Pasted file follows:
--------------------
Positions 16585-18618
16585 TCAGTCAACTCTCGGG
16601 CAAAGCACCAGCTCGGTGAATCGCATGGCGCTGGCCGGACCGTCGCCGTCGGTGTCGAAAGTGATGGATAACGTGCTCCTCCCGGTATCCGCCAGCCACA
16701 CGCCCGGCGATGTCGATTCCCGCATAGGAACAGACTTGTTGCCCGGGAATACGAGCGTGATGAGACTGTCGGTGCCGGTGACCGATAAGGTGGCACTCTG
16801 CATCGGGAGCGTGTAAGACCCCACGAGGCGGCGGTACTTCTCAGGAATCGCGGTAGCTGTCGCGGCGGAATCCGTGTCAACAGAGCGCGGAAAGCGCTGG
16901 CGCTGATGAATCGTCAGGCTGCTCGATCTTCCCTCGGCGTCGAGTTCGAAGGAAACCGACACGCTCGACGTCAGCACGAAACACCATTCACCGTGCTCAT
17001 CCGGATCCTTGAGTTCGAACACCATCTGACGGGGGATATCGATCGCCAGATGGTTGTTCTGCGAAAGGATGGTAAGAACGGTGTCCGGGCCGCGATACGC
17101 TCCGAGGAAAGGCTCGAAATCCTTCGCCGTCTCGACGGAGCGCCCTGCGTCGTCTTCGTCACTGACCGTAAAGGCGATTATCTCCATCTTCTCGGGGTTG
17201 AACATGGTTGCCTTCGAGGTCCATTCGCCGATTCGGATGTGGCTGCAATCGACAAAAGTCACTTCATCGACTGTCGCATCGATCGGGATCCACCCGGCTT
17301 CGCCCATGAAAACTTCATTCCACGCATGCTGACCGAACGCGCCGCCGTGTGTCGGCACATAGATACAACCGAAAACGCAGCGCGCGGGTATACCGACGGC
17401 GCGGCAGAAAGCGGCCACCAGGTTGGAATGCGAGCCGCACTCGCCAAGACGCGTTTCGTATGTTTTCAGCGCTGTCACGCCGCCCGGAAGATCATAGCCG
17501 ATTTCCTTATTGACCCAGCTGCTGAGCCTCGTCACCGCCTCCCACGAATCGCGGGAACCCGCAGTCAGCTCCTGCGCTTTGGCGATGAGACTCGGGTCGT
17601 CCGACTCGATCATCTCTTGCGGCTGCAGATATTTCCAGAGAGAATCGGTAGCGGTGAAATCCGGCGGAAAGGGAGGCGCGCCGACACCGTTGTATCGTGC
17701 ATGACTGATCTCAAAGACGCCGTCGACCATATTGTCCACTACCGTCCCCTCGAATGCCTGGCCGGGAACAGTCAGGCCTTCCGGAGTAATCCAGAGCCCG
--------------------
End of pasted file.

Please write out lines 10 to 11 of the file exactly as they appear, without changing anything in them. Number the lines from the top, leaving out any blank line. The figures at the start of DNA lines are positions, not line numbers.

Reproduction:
17301 CGCCCATGAAAACTTCATTCCACGCATGCTGACCGAACGCGCCGCCGTGTGTCGGCACATAGATACAACCGAAAACGCAGCGCGCGGGTATACCGACGGC
17401 GCGGCAGAAAGCGGCCACCAGGTTGGAATGCGAGCCGCACTCGCCAAGACGCGTTTCGTATGTTTTCAGCGCTGTCACGCCGCCCGGAAGATCATAGCCG